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Blue Cross NC employee shares how he’s coped with OCD, ADHD during the pandemic

By Elizabeth Franklin | June 1, 2021 | Life at Blue Cross NC, Employee Spotlights, Employee Well-Being

George Price isn’t afraid to be vulnerable in sharing how he copes with his diagnoses of Obsessive-Compulsive Disorder (OCD) and Attention Deficit-Hyperactivity Disorder (ADHD).

Telling his story to Blue Cross employees has helped George. It’s also helped others who may be facing similar challenges and don’t know how to talk about them. We met up with George to see how he’s doing and what his life has been like over the past year.

In addition to dealing with the pandemic, George made it through his first year of marriage. Relationships can be challenging for people with OCD and ADHD, so this is a great milestone to celebrate.

A mental health advocate

George is also proud of the Instagram page he started to promote OCD advocacy. George said, “It’s just me being me. I share the emotions I’m feeling – it could be tears or smiles or anything else.”

George said he wanted to tell his story.

“It helps me, and I hope it helps others.”

Instagram is a great way for George to connect with people. For him, videos are a more comfortable way to communicate than reading or writing. “Whenever I feel stressed out, posting about it helps,” he said.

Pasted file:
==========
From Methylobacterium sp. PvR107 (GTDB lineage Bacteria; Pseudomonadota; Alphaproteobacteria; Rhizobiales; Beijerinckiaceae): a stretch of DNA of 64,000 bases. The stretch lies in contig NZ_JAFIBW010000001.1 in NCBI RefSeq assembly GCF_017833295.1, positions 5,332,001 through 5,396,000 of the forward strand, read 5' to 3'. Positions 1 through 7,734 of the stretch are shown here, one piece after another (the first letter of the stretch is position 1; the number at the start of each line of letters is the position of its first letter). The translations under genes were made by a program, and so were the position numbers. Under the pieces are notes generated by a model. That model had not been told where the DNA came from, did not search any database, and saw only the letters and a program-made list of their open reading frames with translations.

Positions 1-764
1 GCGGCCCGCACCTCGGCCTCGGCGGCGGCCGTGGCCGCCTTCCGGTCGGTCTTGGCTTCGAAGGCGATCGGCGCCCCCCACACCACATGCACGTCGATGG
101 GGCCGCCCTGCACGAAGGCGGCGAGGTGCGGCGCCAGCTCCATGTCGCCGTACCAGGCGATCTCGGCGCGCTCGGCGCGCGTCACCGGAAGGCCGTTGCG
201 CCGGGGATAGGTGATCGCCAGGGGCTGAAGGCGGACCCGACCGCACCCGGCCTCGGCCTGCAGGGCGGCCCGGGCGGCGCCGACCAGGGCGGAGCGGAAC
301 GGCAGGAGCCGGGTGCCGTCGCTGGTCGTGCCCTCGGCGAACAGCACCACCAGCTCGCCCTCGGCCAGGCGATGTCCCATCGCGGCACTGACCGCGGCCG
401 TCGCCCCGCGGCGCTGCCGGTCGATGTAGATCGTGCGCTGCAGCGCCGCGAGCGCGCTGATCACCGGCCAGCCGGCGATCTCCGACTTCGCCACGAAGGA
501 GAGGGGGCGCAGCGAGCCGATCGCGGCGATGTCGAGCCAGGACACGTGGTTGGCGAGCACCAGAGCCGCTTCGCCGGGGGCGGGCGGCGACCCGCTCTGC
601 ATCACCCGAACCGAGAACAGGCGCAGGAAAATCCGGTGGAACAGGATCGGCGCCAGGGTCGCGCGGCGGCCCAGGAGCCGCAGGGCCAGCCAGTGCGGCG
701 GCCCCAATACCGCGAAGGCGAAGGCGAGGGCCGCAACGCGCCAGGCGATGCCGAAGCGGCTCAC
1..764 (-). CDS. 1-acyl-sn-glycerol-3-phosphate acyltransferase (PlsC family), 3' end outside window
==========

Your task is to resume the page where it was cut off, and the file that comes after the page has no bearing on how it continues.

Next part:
The idea for the Instagram account grew through George’s participation in a virtual support group. The group meets once a month, and George attends when he can. It used to be an in-person event. Now that it’s virtual, people from across the country can find support through the group – another silver lining of the pandemic.

Showcasing his story

George isn’t afraid to be vulnerable in his Instagram posts, either. “Sometimes I get frustrated when my videos are all over the place.” But a friend says those are the best ones. “I’ve only had positive experiences telling my story online,” George said.

The account also serves as a type of diary, a place where George can share his thoughts and feelings any time, in a format that suits his needs.

George says he hopes his story helps others with his conditions. “The mind is complicated. People with the same diagnoses manifest them in different ways. I’m just trying to help normalize OCD and ADHD and help remove the stigma in the mental health space.”